Big namesin the humor game such as Patton Oswalt, Bruce Campbell, Adam Scott, Maya Rudolph and Drew Carey will appear, as will dozens of nationally-known comedians and loads of local, beloved talent.
One of the best things about the festival is witnessing the camaraderie among the comics, who often pop up and guest at each other’s shows. Such is the case with animated sitcom “Bob’s Burgers” co-stars Kristen Schaal and Eugene Mirman, who will each take part at the other’s gig on Friday during Sketchfest’s opening weekend.
“The main reason to go is you get to see a lot of friends and hang out,” Brooklyn-based Mirman said about Sketchfest. “There’s no velvet roped place we go after the shows. We just go someplace and catch up; talk about our families.”
Mirman, who has been part of Sketchfest for nearly the last decade, is bringing his weekly Brooklyn showcase, Pretty Good Friends, to Cobb’s Comedy Club at 8 p.m. Friday. Aside from Schaal, he will be joined by Jon Glaser, Joe Mande and Reggie Watts.
When asked if the Sketchfest powers that be treat him well (or make him share a motel room with the likes of maestro Watts), he joked, “It would be funny if I said the organizers were so mean to me, and yet I return every year to their cruel clutches.”
“It’s also not like a big corporation that has to save on hotel rooms and employees double up. Reggie and I did share an apartment in Edinburgh, years ago, so it would be fine to live with him.”
Mirman said that “Bob’s Burgers,” on which he plays Gene, the flatulence-obsessed middle child in a family that owns a burger joint, is similar to the festival, in that there is a lot of gregariousness among the cast, many of which are also comedians.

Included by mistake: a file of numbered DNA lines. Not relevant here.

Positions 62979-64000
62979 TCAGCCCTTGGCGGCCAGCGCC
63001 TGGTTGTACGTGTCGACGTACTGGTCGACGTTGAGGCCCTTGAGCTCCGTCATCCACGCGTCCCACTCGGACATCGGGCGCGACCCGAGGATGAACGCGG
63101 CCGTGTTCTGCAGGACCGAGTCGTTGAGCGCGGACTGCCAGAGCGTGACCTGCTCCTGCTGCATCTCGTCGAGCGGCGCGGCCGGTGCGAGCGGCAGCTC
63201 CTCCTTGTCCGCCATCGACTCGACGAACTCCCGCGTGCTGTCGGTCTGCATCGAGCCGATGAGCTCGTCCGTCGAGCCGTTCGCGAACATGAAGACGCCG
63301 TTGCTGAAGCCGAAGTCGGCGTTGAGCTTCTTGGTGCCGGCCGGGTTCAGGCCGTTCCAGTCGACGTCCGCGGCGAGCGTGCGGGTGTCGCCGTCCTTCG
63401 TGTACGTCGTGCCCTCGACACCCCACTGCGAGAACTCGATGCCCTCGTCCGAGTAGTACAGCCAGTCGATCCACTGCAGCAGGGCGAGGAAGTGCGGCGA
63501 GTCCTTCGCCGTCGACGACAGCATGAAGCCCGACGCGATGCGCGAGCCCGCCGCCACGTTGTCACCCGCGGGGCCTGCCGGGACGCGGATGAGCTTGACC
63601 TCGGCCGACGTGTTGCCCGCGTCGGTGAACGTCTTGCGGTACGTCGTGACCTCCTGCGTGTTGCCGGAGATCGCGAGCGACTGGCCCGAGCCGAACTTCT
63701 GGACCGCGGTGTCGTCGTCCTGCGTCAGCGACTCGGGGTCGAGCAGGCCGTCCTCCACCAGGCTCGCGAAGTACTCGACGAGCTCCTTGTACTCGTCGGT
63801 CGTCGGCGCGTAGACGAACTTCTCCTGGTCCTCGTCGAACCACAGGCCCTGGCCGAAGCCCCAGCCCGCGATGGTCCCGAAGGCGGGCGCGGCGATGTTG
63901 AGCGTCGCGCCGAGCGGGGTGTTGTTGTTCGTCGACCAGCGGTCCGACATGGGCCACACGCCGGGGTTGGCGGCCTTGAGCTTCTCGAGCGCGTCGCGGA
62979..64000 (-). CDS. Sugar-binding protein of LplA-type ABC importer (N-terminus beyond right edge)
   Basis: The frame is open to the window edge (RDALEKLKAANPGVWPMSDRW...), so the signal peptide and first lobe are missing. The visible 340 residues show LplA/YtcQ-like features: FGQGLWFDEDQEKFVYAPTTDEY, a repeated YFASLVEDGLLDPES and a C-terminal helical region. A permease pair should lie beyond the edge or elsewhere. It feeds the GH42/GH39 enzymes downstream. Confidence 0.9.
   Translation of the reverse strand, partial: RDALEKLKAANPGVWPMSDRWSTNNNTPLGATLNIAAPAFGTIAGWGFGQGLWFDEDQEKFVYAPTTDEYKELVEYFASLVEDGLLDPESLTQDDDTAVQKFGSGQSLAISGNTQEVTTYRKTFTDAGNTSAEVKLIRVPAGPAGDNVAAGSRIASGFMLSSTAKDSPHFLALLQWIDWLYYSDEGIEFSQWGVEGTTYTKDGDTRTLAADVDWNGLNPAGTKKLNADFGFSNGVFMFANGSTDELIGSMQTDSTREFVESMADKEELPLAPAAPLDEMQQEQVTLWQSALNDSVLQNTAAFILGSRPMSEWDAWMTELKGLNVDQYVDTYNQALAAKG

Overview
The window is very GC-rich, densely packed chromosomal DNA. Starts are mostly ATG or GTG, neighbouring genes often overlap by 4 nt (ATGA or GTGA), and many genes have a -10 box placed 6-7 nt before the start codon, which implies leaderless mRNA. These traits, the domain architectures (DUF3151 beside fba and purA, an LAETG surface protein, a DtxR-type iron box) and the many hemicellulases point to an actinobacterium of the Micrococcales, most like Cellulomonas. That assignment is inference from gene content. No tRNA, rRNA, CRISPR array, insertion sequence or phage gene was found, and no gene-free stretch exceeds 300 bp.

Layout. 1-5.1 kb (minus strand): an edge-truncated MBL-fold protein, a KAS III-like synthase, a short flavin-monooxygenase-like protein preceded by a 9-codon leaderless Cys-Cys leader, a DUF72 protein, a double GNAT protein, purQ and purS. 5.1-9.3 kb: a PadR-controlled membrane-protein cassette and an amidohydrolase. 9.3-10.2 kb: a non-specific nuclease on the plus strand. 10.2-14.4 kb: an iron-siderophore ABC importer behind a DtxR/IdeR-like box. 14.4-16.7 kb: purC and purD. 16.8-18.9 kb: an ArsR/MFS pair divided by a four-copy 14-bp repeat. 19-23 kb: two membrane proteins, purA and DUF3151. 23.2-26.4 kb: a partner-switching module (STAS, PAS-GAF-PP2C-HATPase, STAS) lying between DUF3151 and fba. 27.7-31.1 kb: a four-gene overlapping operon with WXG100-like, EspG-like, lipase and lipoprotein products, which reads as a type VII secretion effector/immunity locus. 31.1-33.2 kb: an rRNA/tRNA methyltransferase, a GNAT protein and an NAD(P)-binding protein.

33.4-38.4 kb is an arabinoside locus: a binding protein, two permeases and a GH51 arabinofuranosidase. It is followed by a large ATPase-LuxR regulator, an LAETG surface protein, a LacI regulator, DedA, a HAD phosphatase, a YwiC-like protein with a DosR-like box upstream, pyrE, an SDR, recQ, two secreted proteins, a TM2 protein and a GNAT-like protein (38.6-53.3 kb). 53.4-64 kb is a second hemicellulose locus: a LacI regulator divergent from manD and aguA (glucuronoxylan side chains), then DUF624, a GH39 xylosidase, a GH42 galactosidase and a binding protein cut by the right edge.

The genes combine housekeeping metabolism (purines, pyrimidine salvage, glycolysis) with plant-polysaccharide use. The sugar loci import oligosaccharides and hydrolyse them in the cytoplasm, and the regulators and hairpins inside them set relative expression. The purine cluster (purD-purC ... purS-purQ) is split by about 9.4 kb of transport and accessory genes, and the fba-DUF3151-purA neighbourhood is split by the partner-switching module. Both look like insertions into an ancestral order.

“The cast records the show together and we improvise a bunch,” he said. “We’re doing tons of different versions of lines. The writers are coming up with jokes as we go. We’re coming up with jokes.”
The show has been picked up for a fourth season, and if Mirman should find himself making “Simpsons” money, he would splurge and buy a house. “Then I would buy a helicopter and throw it out. Then I would buy another helicopter so I would have a story to tell,” he said.
His new CD/DVD, “An Evening of Comedy in a Fake Underground Laboratory,” will be released on Feb. 5.
Mirman and his family emigrated from Moscow when he was a tot and he said he’s up for creating a documentary of his return there. But performing stand up in Russia is another beast entirely.
“The stories from my parents, Russia seems like a scary place,” Mirman said. “The idea of doing comedy in a country that puts people in jail for speaking is a little nerve wracking.”
Please check back for more interviews with SF Sketchfest performers in the coming days, and visit sfsketchfest.com for a complete line-up of the festival.
Corey Andrew has been interviewing comedians and writing about comedy for the last decade and a half. He recently published the book, “Laugh Lines: Conversations with Comedians.” Corey was a writer and performer with Midwest sketch troupe, The NonProphets, before moving to the Bay Area with his family several years ago. If you have ideas for future columns about comedy, you can send them to email@example.com or follow him at twitter.com/coreywrites.